Gunpowder or milagai podi is a spicy chili paste made with coarsely ground spices, which elevates the dish. Thus, gunpowder is very versatile in that it can be sprinkled into doses. So when comparing gunpowder use in hotels and regular use, it differs from place to place because the combinations of spices are largely the same but the proportions are balanced according to the taste of the guests. Individuals and companies have very specific distinctions. the taste is made by testing the taste of the common man, it is made with certain aspects to be able to attract people while when we talk about gunpowder for home use, the public The taste and freshness are different, it has a huge difference in taste, texture, and aroma, like I said gunpowder is different from place to place, the taste will be different. When we talk about the use of gunpowder in professional hotels, it gives certainty that ordinary dishes can also be enriched and flavored without the use of artificial ingredients. People always like to innovate although gunpowder is traditionally used in South India, it also changes the taste, texture, and aroma of different dishes.
South Indian cuisine has become famous all over the world, especially dosa. Vada, sambhar, uttapam, and idli are known for their wide variety of spices, many of which have been exported to different countries for centuries. The people of Mumbai have visited or stayed in their homeland as we all know and admire the south. Indian cuisine is widely practiced in every household at least once a week. People usually consume South Indian dishes in restaurants and on the streets. A South Indian breakfast-free morning, the unfinished have absorbed the flavors of Mumbai well, but they can’t forget the roots of South Indian cuisine”.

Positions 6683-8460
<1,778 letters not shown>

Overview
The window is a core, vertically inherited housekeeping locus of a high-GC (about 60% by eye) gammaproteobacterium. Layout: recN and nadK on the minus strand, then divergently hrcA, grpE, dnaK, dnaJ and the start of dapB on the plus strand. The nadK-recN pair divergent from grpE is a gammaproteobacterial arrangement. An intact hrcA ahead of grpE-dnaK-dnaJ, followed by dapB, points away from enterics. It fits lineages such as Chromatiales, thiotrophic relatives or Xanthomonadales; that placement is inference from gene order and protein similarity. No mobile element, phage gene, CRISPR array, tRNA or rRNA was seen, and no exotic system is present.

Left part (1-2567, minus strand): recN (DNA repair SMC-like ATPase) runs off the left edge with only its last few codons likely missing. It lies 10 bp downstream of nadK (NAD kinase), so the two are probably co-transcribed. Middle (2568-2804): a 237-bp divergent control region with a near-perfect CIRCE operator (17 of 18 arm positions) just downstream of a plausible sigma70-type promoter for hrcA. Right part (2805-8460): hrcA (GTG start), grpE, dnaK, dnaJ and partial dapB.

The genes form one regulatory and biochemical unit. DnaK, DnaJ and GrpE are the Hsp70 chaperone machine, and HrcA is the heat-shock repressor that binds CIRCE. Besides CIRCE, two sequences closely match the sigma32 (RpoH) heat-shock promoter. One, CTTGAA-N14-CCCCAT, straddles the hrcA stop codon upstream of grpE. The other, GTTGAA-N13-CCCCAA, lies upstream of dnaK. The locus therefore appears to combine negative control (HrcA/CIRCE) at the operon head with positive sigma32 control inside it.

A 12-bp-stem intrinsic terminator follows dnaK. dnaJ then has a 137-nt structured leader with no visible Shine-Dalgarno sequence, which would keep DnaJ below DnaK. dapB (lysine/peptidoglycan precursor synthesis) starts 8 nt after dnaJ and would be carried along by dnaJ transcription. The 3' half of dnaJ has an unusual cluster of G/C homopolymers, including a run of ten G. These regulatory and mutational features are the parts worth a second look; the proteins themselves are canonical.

In general, South Indian cooking revolves around rice, lentils, and stews. South Indian dishes include dosa, a lentil and rice crêpe, idli, steamed lentil rice cakes, saaru/rasam, tomato, tamarind, and lentil soup, and Huli/sambar, spicy lentil and vegetable stew.
Deepak Barua, Executive Chef of Marriott Hotel says “Rightly said Dosa, Vadai, and Idli have become popular breakfast dishes all over India. While working in Mumbai I observed that Mumbaikars are not too keen on South Indian dishes in buffets. Like if you serve bissilbelle bhaat, tamarind rice (puliyogare), or Pongal in a breakfast buffet. I have seen very few takers for that. Maybe these traditional dishes can work in specialty South Indian cuisine restaurants, but in coffee shops, I feel it’s a bit difficult.
The most important challenge any chef faces in terms of South Indian Cuisine in Mumbai is finding a talented South Indian chef and authentic ingredients for the cuisine. See obviously freshly ground gunpowder or podi masala is 100 times better, but when there is a scarcity of talent, resources, and time. Then chefs start using readymade products. MTR products are nice and they do give satisfactory results. The difference between using and serving fresh ground masala and readymade masala is like serving canned Dal Makhni and Canned Rassogula.
See if we talk about South Indians from different states living in Mumbai. In Mumbai, each area like Andheri, Marol, and JB Nagar, where south Indians live has special grocery stores which sell ingredients from that region and it really helps them in making authentic food. If we are talking in terms of MTR-like products, obviously these also will be of great help to people who are living in different states”.
Pongal, Masala dosa, Chicken 65, Sambar, Pulihora, Appam, Upma, Hyderabadi biryani, and many other cuisines are popular in South India.